No doubt, it was an alarming sight when Paul took off his shirt.  His body was certainly striped, bruised and broken from his many encounters with evil men.  To the undisciplined Galatians Paul declared: “From now on, let no one cause me trouble, for I bear on my body the marks of Jesus” (Gal. 6:17).  In our soft and easy age we often forget some of the words of Jesus.  “…If they persecuted me, they will persecute you also…” (Jn. 15:20); “…Whoever wants to be my disciple must deny themselves and take up their cross and follow me. For whoever wants to save their life will lose it, but whoever loses their life for me and for the gospel will save it” (Mk. 8:34-35).  Peter says the same thing: “To this you were called, because Christ suffered for you, leaving you an example, that you should follow in his steps” (1 Pet. 2:21). Wiersbe adds, “The test of a true ministry is not stars, but scars….”  30

The Scottish commentator Barclay, tells about one of America’s great building projects, the Boulder Dam.  He says:

The great Boulder Dam scheme in America brought fertility to vast areas which  had once been desert. In the making of it there were inevitably those who lost their lives. When the scheme was completed, a tablet was let into the wall of the dam bearing the names of the workmen who had died, and below stands the     inscription: “These died that the desert might rejoice and blossom as the rose.”..When a man has the conviction that what is happening to him is happening literally for Christ’s sake he can face anything.31

Paul’s philosophy of life is expressed very well in Philippians 3:8-11, “What is more, I consider everything a loss because of the surpassing worth of knowing Christ Jesus my Lord, for whose sake I have lost all things. I consider them garbage, that I may gain Christ and be found in him…I want to know Christ— yes, to know the power of his resurrection and participation in his sufferings, becoming like him in his death, and so, somehow, attaining to the resurrection from the dead.”  It is here that we see the bright side of all this – the rainbow after the awful storm – the resurrection and the life that is forever with Jesus.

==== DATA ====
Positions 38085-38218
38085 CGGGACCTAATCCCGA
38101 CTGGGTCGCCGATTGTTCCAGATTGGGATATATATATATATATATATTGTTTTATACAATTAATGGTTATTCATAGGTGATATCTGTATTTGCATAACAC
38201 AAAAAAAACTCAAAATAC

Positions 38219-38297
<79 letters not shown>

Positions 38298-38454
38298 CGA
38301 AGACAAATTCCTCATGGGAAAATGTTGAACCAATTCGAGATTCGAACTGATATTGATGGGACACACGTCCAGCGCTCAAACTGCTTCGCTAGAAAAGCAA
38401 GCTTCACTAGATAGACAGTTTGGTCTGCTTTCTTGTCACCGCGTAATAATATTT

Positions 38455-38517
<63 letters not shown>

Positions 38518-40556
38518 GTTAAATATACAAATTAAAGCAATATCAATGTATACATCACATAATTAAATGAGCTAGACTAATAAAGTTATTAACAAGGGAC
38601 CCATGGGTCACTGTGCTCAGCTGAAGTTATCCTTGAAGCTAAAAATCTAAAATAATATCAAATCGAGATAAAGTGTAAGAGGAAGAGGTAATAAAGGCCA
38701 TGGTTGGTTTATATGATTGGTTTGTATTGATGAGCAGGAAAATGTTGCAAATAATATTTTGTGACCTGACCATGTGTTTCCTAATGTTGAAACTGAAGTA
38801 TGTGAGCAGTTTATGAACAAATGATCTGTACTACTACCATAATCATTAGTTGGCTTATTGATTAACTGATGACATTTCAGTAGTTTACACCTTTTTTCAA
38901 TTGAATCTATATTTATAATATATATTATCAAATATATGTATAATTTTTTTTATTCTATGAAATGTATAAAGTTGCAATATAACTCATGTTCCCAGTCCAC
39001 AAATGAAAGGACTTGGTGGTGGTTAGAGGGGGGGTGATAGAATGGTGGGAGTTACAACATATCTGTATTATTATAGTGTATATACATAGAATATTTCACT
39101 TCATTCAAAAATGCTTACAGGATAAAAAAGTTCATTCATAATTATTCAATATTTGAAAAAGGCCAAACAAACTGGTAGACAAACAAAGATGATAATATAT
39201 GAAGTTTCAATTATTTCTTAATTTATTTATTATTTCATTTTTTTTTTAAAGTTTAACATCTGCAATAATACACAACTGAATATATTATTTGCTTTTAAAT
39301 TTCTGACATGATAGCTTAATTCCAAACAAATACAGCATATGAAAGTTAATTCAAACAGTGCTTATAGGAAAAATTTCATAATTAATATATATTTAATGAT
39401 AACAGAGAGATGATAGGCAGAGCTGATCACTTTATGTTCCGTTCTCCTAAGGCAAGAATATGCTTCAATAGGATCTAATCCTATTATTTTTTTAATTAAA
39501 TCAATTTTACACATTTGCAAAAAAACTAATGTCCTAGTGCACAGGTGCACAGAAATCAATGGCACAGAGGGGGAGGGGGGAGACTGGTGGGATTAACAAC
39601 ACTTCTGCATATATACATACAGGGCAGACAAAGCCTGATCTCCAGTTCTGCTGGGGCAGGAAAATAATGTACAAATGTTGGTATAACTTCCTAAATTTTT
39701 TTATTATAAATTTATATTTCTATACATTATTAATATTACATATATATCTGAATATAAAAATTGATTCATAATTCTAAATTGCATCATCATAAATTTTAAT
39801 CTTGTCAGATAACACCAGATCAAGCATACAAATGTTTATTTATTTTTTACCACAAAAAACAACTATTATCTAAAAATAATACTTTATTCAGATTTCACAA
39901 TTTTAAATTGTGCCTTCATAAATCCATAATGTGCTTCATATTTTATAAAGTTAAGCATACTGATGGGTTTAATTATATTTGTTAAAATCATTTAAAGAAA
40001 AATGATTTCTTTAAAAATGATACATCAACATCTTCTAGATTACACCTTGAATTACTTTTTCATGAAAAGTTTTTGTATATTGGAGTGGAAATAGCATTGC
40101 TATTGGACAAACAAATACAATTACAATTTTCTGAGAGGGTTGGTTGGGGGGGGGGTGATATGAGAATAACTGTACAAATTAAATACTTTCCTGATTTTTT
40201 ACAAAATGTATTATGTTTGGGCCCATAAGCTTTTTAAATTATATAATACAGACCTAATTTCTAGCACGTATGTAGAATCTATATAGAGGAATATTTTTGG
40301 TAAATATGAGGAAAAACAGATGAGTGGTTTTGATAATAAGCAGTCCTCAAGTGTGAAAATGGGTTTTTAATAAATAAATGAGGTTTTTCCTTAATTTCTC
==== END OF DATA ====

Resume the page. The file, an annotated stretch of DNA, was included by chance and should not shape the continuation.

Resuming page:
Unfortunately, we want to know Christ and the power of his resurrection but we draw back when the thought of sharing in his suffering is presented to us.  Strangely, there are many Christians today who firmly believe that the Christian should never face suffering of any kind, providing his or her faith is strong enough.  It is a crude fact of life that when we suffer for Christ and our vessel is broken, the victorious light of the Lord Jesus seems to shine the brightest (Jud. 7:19-20).

“For we who are alive are always being given over to death for Jesus’ sake, so that his life may also be revealed in our mortal body.  So then, death is at work in us, but life is at work in you” (4:11-12).  We can see that the apostle had a fully developed theology of suffering, a theology is almost entirely lacking in the present-day western church.  That theology was forged on the anvil of his long experience as God’s worker.32  We must remember that the cross is not something we wear around our necks but something which is laboriously borne upon our backs.




It is written: “I believed; therefore I have spoken.” Since we have that same spirit of faith, we also believe and therefore speak, 2 Corinthians 4:13

Paul is here quoting Psalm 116:10 in the Septuagint.  When we believe, we do speak.  Guzik says, “This is a great principle – that faith creates the testimony.” 33  When the Psalmist spoke these words he was in grave difficulty.  He says in this psalm, “…The cords of death entangled me, the anguish of the grave came over me; I was overcome by distress and sorrow” (Psa. 116:3).  There is a popular Christian saying today, and it seems to be true, that without a test there can be no testimony.

Augustine said: “Those just men also were saved by their salutary faith in him as man and God.  They, before he came in the flesh, believed that he was to come in the flesh.  Our faith is the same as theirs, since they believed that this would be, while we believe that it has come to pass.” 34

What was the basis of Paul’s faith?  It was, “because we know that the one who raised the Lord Jesus from the dead will also raise us with Jesus and present us with you to himself” (4:14). The apostle could face death because he knew that Jesus would raise from the dead all those who trusted in him (Jn. 6:40). Wiersbe remarks, “Until a person is prepared to die, he is not really prepared to live.” 35  Chrysostom adds here: “Once again Paul fills the Corinthians with lofty thoughts, so that they may not feel indebted to the false apostles.” 36